Additionally, the amplification of pulses in a fiber amplifier with positive group velocity dispersion (GVD) allows relatively high pulse energies to be amplified. This technique runs counter to accepted ways of thinking about pulse propagation in fibers, because in the recent past it has been considered desirable to take advantage of the solitonic pulse-shaping effects that occur in negative GVD fibers. However, solitonic pulse shaping and modulation instability (which also occurs in negative GVD fiber) set severe limitations on the peak power and can be quite deleterious at higher powers, causing severe pulse distortion. But amplification in positive dispersion fibers allows exploitation of the combined action of large gain, self-phase modulation, and positive dispersion to produce pulses with a nearly linear frequency chirp, even in the presence of large temporal and spectral broadening. In certain regimes, it is even possible to generate and propagate parabolic pulses, which have unique properties.4 In the present case, the amplified pulses are linearly chirped and have sufficient bandwidth to be recompressed to durations shorter than 100 fs.

Click here to enlarge image

The system consists of a Yb-fiber-based ultrashort-pulse seed laser, a short length of a single-mode fiber for stretching the pulses, and a Yb-fiber power amplifier stage (see Fig. 2). The seed laser operates at 1055 nm and delivers 2-ps pulses at a repetition rate of 50 MHz at an average power of 300 mW. The seed pulses are linearly chirped and have a bandwidth of approximately 20 nm. The power amplifier consists of a 4.3-m length of Yb-doped fiber with a 25-µm-diameter core and 300-µm-diameter inner cladding. The cladding-to-core area ratio is about 144, thus enabling efficient pump absorption in this short-length fiber amplifier. The fiber amplifier is pumped from both ends with two fiber-bundle-coupled laser-diode sources operating at 976 nm. An estimated 14 W of pump power is coupled into each of the amplifier ends, of which 97% is absorbed in the amplifier. The slope efficiency of this large-core fiber amplifier with respect to absorbed pump power is approximately 50%.

A maximum amplified power of 13 W (diffraction-limited) was obtained at the fiber output—with a resulting pulse energy of 0.26 µJ—and the width of the amplified pulses increased from 2 to 5 ps as a result of an induced chirp from the nonlinearity and positive dispersion. These pulses were recompressed down to 100 fs after passing through a conventional diffraction grating compressor at an output wavelength of 1055 nm (see Fig. 3). The grating throughput efficiency was 40%, giving 5 W average power. The use of properly optimized gratings could provide up to 85% throughput, giving more than 10 W of average power with this particular system.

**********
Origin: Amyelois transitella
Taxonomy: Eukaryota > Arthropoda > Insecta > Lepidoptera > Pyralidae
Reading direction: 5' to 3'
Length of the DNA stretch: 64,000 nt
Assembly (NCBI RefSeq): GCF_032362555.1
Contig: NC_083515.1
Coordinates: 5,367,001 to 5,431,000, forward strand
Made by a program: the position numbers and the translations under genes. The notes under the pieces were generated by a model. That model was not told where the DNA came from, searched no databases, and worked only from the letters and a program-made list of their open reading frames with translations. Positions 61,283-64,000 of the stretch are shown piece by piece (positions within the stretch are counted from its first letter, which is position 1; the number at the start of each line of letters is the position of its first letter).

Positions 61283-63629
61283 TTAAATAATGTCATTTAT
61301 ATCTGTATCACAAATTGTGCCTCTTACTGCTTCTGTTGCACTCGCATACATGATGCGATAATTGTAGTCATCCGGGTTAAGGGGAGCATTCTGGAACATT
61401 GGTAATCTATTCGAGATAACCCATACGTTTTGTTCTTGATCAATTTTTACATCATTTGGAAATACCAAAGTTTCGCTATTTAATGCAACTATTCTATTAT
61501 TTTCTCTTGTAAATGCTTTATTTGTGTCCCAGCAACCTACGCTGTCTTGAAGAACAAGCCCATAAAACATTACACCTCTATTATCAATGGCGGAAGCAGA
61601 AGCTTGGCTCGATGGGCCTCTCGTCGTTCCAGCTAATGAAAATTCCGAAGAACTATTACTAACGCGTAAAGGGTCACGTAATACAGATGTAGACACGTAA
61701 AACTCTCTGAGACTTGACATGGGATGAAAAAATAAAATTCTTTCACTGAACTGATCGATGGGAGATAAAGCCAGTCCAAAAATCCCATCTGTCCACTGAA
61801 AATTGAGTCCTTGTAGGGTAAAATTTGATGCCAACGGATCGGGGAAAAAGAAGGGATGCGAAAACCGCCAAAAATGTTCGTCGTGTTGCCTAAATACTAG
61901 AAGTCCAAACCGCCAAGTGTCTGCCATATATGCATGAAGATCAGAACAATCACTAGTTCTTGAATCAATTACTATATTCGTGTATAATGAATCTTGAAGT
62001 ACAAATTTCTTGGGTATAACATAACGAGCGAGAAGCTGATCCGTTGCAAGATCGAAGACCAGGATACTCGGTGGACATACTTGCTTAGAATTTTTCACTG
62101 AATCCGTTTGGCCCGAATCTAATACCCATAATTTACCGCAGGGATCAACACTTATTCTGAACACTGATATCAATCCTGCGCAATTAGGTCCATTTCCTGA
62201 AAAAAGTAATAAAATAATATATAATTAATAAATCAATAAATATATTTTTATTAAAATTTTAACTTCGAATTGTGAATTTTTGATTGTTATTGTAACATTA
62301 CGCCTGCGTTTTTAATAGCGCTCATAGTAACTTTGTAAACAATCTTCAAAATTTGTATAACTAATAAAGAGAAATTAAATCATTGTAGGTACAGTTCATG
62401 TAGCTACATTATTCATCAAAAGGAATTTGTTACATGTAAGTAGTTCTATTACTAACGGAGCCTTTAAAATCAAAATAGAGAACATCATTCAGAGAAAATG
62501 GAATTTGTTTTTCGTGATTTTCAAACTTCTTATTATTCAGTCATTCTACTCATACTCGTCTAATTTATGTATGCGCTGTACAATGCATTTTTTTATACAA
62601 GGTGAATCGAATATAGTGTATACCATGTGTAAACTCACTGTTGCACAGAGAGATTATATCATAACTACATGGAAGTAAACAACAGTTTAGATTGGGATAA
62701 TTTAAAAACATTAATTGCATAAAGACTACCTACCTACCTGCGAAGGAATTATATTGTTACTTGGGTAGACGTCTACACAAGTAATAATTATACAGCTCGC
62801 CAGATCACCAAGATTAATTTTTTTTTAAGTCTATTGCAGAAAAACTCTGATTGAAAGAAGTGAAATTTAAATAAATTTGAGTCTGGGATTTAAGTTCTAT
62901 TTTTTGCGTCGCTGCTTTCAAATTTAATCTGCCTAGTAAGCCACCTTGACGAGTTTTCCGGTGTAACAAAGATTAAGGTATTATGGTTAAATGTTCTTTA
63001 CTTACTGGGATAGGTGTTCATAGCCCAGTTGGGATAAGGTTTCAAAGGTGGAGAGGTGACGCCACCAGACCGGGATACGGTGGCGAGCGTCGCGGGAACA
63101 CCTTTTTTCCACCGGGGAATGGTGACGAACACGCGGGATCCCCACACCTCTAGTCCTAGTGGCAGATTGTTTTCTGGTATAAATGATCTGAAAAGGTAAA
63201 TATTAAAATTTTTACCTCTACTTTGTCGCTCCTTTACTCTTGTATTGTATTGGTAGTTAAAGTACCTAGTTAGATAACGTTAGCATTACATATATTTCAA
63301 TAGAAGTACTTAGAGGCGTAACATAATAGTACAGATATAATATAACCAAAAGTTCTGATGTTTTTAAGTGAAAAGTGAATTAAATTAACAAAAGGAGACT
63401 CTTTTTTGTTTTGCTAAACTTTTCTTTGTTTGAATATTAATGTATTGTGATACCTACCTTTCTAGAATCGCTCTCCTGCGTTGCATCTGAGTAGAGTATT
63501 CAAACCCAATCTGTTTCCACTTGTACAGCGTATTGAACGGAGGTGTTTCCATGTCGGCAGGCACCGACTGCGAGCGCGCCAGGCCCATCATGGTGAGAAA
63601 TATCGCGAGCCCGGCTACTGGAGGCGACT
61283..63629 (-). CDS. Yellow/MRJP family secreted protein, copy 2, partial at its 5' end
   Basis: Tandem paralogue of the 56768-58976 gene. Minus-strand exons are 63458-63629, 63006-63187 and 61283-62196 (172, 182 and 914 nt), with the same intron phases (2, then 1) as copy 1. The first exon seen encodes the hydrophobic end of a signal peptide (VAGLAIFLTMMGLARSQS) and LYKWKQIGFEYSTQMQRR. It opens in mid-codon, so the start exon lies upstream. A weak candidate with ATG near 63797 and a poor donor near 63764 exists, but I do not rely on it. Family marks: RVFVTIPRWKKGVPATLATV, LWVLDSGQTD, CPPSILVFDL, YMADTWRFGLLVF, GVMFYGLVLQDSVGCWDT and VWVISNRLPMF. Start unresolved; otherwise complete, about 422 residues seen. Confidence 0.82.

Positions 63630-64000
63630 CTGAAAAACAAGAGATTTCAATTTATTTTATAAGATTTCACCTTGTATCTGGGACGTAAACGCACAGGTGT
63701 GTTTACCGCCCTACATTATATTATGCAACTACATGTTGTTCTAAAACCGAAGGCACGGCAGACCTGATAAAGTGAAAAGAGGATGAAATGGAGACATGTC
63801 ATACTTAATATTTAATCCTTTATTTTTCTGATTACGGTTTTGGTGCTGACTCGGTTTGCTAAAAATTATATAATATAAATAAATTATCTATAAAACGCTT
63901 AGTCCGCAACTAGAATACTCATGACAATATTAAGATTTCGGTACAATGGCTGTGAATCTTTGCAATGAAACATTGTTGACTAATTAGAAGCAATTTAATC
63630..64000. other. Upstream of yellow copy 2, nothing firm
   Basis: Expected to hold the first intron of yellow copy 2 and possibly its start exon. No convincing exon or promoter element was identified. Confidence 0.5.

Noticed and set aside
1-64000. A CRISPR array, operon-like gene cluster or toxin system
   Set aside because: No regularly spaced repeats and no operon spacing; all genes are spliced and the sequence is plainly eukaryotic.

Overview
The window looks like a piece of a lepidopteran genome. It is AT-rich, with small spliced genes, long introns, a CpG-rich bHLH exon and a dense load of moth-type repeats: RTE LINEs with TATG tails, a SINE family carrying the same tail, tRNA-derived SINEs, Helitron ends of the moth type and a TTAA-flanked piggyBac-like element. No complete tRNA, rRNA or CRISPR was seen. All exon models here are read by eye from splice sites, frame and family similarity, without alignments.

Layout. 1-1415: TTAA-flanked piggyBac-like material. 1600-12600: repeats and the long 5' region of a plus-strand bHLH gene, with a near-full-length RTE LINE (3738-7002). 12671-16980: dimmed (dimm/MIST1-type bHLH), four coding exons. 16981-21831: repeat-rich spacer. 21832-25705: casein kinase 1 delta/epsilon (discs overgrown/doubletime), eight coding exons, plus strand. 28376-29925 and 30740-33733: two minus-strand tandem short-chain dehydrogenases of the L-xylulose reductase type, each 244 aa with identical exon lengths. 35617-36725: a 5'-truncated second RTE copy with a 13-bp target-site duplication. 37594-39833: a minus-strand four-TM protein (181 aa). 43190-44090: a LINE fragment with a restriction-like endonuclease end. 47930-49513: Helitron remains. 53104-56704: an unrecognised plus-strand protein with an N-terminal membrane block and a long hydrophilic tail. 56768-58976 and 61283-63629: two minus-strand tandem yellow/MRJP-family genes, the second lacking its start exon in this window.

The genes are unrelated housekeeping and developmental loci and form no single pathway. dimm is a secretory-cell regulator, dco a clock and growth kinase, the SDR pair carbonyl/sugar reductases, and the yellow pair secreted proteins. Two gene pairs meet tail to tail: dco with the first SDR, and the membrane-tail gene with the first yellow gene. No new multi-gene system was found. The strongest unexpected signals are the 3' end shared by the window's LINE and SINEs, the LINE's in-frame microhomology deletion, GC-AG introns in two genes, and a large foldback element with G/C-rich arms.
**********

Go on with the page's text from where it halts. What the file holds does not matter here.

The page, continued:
Power is scalable

FIGURE 3. Measured autocorrelation trace of recompressed pulses at 1055 nm after diffraction-grating compressors shows a 100-fs pulsewidth.
Click here to enlarge image

The use of fiber-based laser architectures no longer sets limits on the average power of ultrafast laser systems, but in fact allows old limits set by solid-state lasers to be exceeded. Additionally, the fiber-based laser systems do not require water cooling, giving them a large advantage over high-power solid-state lasers. However, the key technologies that have pushed the power higher are not limited to the roughly 10 W demonstrated here. The new ultrafast fiber laser technology is readily scalable to significantly higher average powers. The 13-W levels obtained in this work were limited by the available pump laser power, not by the nonlinear effects; even the simple addition of higher-brightness pump diodes could double the output power without requiring reconfiguration. Fiber core diameters can be increased without losing the ability to support primarily single-mode pulse propagation. By scaling up the present design, it should be possible to obtain 100-fs pulses with an average power of up to 100 W.

The production of such high levels of average power will make ultrafast fiber laser technology the workhorse femtosecond laser system of the future and will greatly enhance the usefulness of ultrafast lasers in many scientific, industrial, and medical applications. Additionally, frequency conversion such as second-harmonic generation, optical parametric generation, and sum-frequency mixing will provide high powers at visible wavelengths, making such laser systems useful for full-color (red-green-blue) displays, for example. The higher output powers will greatly increase the throughput of certain applications which, when combined with robust turnkey operation, will bring them out of the laboratory and into widespread use.


  1. A. Galvanauskas and M. E. Fermann, Proc. CLEO 2000 (San Francisco, CA), postdeadline paper CPD3.
  2. V. Dominic et al., Proc. CLEO 1999 (Baltimore, MD), paper CPD-11.
  3. M. E. Fermann, Opt. Lett. 23(1), 52 (1998).
  4. M. E. Fermann et al., Proc. CLEO 2000 (San Francisco, CA), paper CME2.

GREGG SUCHA is a scientist and HEINRICH ENDERT is vice president of marketing and sales at IMRA America, Ann Arbor, MI 48105; e-mail: [email protected].